Go far enough back into history, and you find yourself in the land of myth. For some peoples, that line between the documented (history) and oral tradition (myth) appears later than for others. Empires leave records, as do organized states and religious institutions. But even where nomadic societies are literate, they tend to be best known through the descriptions of others—often biased descriptions written by the conquered, the fearful, or the hostile.
So it is with Attila the Hun. Even his name is a Latin form; probably the original was Atli. In my interview with Joan Schweighardt, we discuss (among other things) the power of legends both Hunnic and Germanic, and how the novelist can blend mythology and history to create a powerful, compelling story.
As ever, the rest of this post comes from New Books in Historical Fiction.
Long before Genghis Khan set off to conquer the known world, the pattern of steppe warriors attacking—and often defeating—settled empires was well established. Only a few names of those who led these effective but mostly short-lived campaigns have become cultural references familiar to a general audience, but Attila the Hun looms large in that group—almost as large as Genghis himself. In the fifth century, the period covered by The Last Wife of Attila the Hun (Booktrope Editions, 2015), Attila kept both the eastern and the western Roman empires on their figurative toes, despite their vastly greater military and economic resources.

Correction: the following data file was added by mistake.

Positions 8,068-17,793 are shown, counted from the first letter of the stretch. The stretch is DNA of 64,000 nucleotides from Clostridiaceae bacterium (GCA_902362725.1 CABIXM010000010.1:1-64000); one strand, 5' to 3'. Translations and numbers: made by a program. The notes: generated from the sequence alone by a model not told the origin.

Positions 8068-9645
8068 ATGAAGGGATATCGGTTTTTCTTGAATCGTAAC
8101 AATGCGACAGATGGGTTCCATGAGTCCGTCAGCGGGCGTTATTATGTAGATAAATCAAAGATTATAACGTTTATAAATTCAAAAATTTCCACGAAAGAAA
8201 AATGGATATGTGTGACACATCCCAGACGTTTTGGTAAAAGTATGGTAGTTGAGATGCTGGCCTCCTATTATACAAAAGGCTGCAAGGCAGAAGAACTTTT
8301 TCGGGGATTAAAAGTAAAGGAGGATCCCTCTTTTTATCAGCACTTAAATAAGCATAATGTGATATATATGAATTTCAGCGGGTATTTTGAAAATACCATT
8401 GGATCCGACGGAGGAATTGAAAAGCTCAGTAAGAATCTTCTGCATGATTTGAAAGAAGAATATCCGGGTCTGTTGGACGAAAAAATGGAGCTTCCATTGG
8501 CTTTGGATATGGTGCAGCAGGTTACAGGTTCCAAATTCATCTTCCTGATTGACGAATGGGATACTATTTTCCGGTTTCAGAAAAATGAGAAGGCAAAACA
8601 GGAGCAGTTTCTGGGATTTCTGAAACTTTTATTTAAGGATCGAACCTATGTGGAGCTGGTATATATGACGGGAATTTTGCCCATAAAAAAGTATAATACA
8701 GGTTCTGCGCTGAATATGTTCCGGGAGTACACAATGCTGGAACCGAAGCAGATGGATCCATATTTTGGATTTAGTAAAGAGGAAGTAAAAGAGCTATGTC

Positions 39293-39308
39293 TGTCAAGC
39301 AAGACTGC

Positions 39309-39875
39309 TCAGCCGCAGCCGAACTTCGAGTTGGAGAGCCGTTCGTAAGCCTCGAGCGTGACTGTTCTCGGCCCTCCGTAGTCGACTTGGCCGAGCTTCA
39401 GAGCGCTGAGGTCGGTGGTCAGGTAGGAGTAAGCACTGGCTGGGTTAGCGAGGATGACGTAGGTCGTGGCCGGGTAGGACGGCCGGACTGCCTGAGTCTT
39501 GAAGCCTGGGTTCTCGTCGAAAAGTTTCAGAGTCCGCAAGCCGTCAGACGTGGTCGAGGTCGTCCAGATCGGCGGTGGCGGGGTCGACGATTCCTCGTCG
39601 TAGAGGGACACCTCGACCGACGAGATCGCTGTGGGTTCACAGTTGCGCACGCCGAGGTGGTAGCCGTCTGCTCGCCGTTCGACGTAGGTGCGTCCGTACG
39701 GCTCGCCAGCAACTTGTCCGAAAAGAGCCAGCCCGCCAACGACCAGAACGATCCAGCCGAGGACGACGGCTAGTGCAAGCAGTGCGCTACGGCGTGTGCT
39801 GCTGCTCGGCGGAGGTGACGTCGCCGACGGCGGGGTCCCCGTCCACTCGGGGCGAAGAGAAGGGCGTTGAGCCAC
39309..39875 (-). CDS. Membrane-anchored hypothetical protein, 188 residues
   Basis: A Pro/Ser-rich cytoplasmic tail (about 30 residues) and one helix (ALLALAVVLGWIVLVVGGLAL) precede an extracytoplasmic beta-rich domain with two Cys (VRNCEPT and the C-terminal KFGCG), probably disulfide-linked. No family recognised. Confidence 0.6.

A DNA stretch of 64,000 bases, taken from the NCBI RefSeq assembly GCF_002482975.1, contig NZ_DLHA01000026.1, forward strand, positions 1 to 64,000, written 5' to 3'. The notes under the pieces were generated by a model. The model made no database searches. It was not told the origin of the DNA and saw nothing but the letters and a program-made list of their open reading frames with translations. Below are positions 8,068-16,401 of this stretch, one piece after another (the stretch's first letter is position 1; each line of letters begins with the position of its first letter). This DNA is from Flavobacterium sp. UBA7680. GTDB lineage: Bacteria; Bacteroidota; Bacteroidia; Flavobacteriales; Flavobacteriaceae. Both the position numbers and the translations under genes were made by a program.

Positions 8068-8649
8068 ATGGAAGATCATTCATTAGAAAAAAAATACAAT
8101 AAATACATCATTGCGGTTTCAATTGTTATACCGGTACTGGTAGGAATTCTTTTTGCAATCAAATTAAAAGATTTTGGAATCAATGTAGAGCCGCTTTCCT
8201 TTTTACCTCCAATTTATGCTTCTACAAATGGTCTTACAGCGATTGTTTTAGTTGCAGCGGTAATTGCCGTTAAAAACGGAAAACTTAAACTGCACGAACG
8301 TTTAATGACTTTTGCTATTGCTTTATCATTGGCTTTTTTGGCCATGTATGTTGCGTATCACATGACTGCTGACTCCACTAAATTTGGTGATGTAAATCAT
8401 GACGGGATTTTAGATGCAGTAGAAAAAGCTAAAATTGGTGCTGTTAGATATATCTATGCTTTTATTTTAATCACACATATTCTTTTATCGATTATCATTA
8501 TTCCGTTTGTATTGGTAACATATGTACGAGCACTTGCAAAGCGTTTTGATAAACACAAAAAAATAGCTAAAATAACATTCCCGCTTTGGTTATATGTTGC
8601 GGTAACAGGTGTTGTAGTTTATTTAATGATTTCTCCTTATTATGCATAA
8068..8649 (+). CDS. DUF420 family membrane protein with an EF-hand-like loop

Into this charged atmosphere comes Gudrun, a young Burgundian noblewoman determined to exact vengeance for the destruction of her people at Attila’s hands. She offers him a golden sword of magical power that, according to legend, inflicts a curse on its owner. She hopes Attila will become its next victim. But as the days turn into weeks and Gudrun becomes first a prisoner, then a servant, in the Huns’ camp, she fears that even the sword’s magic may not be strong enough to defeat Attila. Then he decides to marry her …
Joan Schweighardt effortlessly interweaves the history surrounding the turbulent end of the western Roman Empire with the legends that sparked Wagner’s Ring Cycle. The result is a rich and complex tapestry that will draw readers into a long-forgotten world.
For Joan’s guest post, which also addresses this question, see “Dealing with the Dragon.”